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Alrecenk

Optical Flow

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I'm working on a project to build 3D models from image sequences and video. I've already made considerable progress in that I have a program that can turn correspondence points into 3D models. Now I'm left with the problem of automatically generating those correspondence points (as opposed to picking them by hand). I've tried a basic gradient descent on the color information and that sort of worked, but it's unreliable and generally crude. If anyone on these forums has ever looked at optical flow or tried to solve the correspondence problem I would really appreciate being pointed in the right direction. I'm processing offline and I've got access to a condor set-up with 70 or so cores, so the algorithm doesn't need to be particularly fast. I'm also considering purchasing a book on the subject, but I wouldn't know what to get and with steep price tags I can really only afford one or two books at the moment.

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Ive been out of the computer vision "game" for a while, but the Lucas-Kanade method used to be the most popular one by far.

Of course with all methods, beware of lighting, specular spots, and compression.

Using optical flow to generate apparent motion to estimate depth brings an age-old problem, tho. For the depth estimation to be accurate, you'll need big differences in the apparent motion. But if the apparent motion is large, optical flow estimation tend to be unreliable.

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Thanks, I'll look into that method. I was hoping I could use optical flow for frames that are adjacent or close together and then follow a point through multiple frames (removing noise and whatnot) to get good points for 3D estimation, but then that's another age-old problem of turning an enormous amount of mediocre data into a useful amount of good data.

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I don't think I "need" dense since it works pretty well just triangulating a few dozen good points, but I was under the impression more points meant more detailed models. Is there something like feature tracking that would be better if I only needed sparse data? I'd like the program to be as general as possible, but I believe the project was pitched with the idea of modeling the inside and outside of buildings.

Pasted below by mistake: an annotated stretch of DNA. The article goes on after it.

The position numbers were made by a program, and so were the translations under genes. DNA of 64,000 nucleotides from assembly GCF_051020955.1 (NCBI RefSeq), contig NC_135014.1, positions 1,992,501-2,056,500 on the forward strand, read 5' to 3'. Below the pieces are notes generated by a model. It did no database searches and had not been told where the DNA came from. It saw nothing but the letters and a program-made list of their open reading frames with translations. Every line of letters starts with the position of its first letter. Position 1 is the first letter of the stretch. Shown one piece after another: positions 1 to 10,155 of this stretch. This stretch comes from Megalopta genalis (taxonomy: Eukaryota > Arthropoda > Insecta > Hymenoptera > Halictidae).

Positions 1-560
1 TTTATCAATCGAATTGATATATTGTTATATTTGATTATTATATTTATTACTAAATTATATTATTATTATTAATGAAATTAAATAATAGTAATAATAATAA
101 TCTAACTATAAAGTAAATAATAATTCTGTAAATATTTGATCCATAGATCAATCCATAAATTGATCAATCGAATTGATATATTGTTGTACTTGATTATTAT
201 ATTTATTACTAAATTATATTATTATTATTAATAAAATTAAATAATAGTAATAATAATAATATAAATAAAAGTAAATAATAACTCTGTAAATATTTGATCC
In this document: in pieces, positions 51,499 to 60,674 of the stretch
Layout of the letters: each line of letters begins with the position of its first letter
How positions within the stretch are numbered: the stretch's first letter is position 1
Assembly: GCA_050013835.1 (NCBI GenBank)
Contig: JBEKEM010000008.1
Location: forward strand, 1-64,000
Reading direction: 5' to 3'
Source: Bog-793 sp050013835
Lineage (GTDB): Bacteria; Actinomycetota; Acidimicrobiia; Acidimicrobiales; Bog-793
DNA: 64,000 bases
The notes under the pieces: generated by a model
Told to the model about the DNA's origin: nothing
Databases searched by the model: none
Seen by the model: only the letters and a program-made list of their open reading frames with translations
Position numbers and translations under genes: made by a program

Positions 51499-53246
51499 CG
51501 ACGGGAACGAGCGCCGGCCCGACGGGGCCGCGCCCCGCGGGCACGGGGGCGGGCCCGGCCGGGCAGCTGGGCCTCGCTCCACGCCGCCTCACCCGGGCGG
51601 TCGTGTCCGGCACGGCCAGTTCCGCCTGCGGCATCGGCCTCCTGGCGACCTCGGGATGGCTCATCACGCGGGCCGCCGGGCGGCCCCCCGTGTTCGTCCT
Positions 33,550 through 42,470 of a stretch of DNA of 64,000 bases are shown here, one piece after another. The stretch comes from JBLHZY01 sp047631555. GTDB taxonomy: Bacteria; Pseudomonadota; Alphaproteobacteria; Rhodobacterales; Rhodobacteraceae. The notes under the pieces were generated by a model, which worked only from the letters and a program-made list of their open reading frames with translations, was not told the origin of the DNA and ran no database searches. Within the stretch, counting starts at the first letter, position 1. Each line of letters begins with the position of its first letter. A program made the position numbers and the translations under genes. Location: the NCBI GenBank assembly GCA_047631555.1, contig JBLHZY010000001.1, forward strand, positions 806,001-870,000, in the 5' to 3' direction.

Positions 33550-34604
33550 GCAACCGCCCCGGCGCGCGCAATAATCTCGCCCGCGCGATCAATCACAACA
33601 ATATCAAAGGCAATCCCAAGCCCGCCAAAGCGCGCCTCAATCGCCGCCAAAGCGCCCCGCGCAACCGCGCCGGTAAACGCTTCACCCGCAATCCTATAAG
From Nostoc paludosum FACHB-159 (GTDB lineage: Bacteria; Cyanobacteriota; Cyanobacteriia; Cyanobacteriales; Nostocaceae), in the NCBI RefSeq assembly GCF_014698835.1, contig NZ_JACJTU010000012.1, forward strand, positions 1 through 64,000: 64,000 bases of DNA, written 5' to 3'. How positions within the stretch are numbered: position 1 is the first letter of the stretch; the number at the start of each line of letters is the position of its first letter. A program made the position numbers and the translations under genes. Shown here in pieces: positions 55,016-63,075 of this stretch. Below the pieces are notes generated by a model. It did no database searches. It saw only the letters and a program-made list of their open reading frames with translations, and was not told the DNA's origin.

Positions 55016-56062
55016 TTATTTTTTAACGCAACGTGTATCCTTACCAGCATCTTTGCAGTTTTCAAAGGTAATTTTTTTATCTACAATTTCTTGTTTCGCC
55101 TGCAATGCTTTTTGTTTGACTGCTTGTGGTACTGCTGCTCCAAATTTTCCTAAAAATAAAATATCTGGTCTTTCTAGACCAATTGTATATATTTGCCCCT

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you could certainly do feature tracking if you only need sparse data. Dense data is possible, but the processing time would dramatically increase. I would recommend Shi and Tomasi feature detection, as they allow for good real-time requirements. OpenCV has a implementation that is easy to use.

For matching, I have used normalized cross-correlation in the past with gray scale images with great success. If the movement is guaranteed to be small, then you can limit the search space to a bounding box around the previous location. But, you should certainly start searching around the previous location to limit false positives.

Another, option for matching would be the Lucas-Kanade Feature Tracker. Again, I have used this will great success with Shi-Tomasi feature detection. Basically, it builds a pyramid of the image at different resolutions and starts the search at previous location of a feature.

Other popular feature detection algorithms are SIFT, FAST, SURF, etc... All have different benefits depending on requirements in speed, environments, lighting, etc.

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Yeah, I was going to suggest SIFT feature tracking if you can live without dense data. The feedback I had is that it became quite popular and worked better than Shi&Tomasi. Man I can't believe "Good feature to track" is almost 15 years old already. I think I still have a paper copy somewhere...

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